Legislature looks at problem of enrollment growth

They still don’t know what they’re going to do, but they have a lot to think about.

The House appropriation committee for higher education met yesterday to discuss what to do about unfunded enrollment growth in higher education, in the words of chairman Bradley Johnson, R-Aurora.

After two hours of discussion, several issues had been discussed but no plan of action was decided for how to pay the $43 million deficit, let alone the 10,553 new students this year who aren’t funded by the state.

Options for improving the quality of incoming students were also proposed. If growth is not funded, the schools only have one-third of the money needed for the students’ education.

That one-third comes from his or her tuition. The U has 401 more students, regardless of the enrollment cap limiting the number of new freshmen admitted.

Some representatives, including Susan Lawrence, R Salt Lake City, were concerned that if the past debt wasn’t paid, schools wouldn’t get the money they need for this year’s growth.

Legislative fiscal analyst Boyd Garriott said the committee needs to consider changing its funding formula. The current formula only increases funding to those schools with increased enrollment.

If the state is unable to fund growth, a new formula for deciding how to appropriate funds needs to be decided, Garriott said.

Luwanna Shurtliff (D-Ogden) suggested a reconsideration of a new formula proposed by the state Board of Regents in previous years.

Garriott reminded the committee that the proposed formula was still enrollment driven and wouldn’t solve the problem.

His comments were disregarded and George Mantes, co-chairperson of the Board of Regents, agreed to again propose the new formula.

Kermit Hall, president of Utah State University, and Richard Kendell, commissioner of higher education, both pleaded with the committee to raise the standards for admission at the U and Utah State in order to halt enrollment growth and improve the quality of each school’s student body.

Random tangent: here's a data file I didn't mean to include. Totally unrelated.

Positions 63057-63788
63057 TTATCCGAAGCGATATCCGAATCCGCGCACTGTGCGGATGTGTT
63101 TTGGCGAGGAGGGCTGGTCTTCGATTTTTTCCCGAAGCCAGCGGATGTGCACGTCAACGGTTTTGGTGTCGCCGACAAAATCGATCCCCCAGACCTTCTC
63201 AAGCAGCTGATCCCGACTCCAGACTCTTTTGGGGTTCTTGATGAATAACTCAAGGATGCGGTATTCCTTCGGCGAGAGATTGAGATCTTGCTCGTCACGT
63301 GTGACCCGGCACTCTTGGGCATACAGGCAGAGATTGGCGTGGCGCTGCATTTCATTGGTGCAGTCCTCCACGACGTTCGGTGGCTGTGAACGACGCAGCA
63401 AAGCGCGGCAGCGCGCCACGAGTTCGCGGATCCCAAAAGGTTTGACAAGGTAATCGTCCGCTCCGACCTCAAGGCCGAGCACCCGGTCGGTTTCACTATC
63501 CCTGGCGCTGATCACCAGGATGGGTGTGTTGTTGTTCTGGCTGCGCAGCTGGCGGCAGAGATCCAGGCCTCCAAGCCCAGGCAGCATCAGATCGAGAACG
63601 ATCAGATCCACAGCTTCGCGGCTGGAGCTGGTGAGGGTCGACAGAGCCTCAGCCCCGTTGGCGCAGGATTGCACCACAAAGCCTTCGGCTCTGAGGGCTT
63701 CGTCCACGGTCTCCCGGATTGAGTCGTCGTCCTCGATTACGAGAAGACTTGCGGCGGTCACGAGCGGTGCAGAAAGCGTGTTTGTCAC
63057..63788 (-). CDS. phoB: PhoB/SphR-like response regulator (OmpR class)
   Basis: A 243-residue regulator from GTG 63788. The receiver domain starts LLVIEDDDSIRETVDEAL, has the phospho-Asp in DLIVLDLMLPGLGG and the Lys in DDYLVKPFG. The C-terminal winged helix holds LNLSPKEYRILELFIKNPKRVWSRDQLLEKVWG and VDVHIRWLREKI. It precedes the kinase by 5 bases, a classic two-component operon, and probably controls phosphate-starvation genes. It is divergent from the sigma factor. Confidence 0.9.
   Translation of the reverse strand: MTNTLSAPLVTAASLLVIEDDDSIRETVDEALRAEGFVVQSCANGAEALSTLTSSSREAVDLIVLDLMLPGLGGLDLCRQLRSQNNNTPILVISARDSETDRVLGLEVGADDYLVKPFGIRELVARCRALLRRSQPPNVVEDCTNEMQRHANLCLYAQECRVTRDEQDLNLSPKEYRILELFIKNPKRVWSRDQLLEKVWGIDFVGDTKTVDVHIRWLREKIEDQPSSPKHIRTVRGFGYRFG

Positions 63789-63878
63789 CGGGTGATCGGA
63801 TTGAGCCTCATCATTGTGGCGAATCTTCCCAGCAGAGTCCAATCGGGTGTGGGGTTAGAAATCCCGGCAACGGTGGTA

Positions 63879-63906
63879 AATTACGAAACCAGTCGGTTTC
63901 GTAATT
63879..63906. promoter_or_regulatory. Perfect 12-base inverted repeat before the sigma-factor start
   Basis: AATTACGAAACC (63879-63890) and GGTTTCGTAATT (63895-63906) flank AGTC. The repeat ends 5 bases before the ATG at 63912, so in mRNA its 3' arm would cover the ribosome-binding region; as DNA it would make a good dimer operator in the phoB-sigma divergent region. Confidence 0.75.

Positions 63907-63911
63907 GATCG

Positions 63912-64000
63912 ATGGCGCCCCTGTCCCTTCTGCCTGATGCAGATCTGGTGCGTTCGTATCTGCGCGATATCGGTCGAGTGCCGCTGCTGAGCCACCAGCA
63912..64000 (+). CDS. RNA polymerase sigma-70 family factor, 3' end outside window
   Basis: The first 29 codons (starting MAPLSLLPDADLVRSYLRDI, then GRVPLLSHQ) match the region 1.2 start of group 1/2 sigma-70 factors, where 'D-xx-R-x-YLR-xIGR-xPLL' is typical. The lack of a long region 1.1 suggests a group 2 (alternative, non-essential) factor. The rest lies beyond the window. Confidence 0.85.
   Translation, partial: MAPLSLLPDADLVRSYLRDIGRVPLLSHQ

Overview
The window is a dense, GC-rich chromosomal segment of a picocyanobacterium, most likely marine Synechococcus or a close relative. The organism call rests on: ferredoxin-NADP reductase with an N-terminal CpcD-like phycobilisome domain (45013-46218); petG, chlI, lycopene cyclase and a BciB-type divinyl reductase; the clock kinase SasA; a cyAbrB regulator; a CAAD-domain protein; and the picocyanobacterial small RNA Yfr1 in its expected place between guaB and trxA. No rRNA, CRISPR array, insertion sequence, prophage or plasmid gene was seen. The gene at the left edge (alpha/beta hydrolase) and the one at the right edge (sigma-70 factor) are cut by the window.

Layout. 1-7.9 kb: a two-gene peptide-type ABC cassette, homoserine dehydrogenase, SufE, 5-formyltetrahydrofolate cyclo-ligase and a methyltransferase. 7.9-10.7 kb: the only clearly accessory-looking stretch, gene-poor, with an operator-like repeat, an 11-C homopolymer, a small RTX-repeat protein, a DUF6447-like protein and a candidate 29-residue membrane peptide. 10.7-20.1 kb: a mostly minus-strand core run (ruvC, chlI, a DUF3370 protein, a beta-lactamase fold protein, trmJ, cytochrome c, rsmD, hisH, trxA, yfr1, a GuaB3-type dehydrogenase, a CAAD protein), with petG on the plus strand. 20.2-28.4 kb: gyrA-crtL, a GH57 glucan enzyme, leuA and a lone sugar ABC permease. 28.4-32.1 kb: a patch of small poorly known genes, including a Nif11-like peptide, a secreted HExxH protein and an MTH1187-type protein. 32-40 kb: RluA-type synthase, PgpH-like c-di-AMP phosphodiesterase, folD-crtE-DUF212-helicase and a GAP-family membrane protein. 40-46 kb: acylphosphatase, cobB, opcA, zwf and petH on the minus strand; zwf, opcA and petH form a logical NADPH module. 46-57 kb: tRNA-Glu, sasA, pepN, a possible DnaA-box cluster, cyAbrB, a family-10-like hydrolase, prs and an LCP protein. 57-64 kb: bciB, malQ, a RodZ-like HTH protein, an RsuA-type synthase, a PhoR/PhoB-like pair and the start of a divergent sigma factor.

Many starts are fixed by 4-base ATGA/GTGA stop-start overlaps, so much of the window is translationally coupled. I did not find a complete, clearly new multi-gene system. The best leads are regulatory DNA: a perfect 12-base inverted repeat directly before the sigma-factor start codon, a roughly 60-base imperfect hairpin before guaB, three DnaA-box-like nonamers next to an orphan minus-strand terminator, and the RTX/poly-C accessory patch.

Hall also urged the committee to remember graduate and professional students when appropriating money. Kendell urged community colleges be strengthened to handle more growth.

Concern with rising tuition was also mentioned and debated for several minutes.

No ideas were ever proposed for how to pay off the enrollment growth deficit, but the issue of raising the bar for incoming freshmen was.

In a joint meeting with the appropriations committee for public education, Kendell and State Superintendent of Public Education Steven Laing proposed that incoming freshmen repay the full cost of remedial university courses in math and English.

In Garriott’s words, when a student admitted directly from high school is ill-prepared to do college-level work, then taxpayers supporting remedial education on the college campus are, in effect, paying twice for that student’s education.

If the proposal is adopted, incoming freshmen would pay nonresident tuition for remedial courses.

Several representatives, including James Ferrin, R Orem, supported the initiative. No one opposed the measure.

The co-chairperson of the public education committee, Sen. Howard Stephenson, R Draper, denied several motions to ratify the proposal in favor of further discussion on ill prepared high school graduates.

No vote was taken.

[email protected]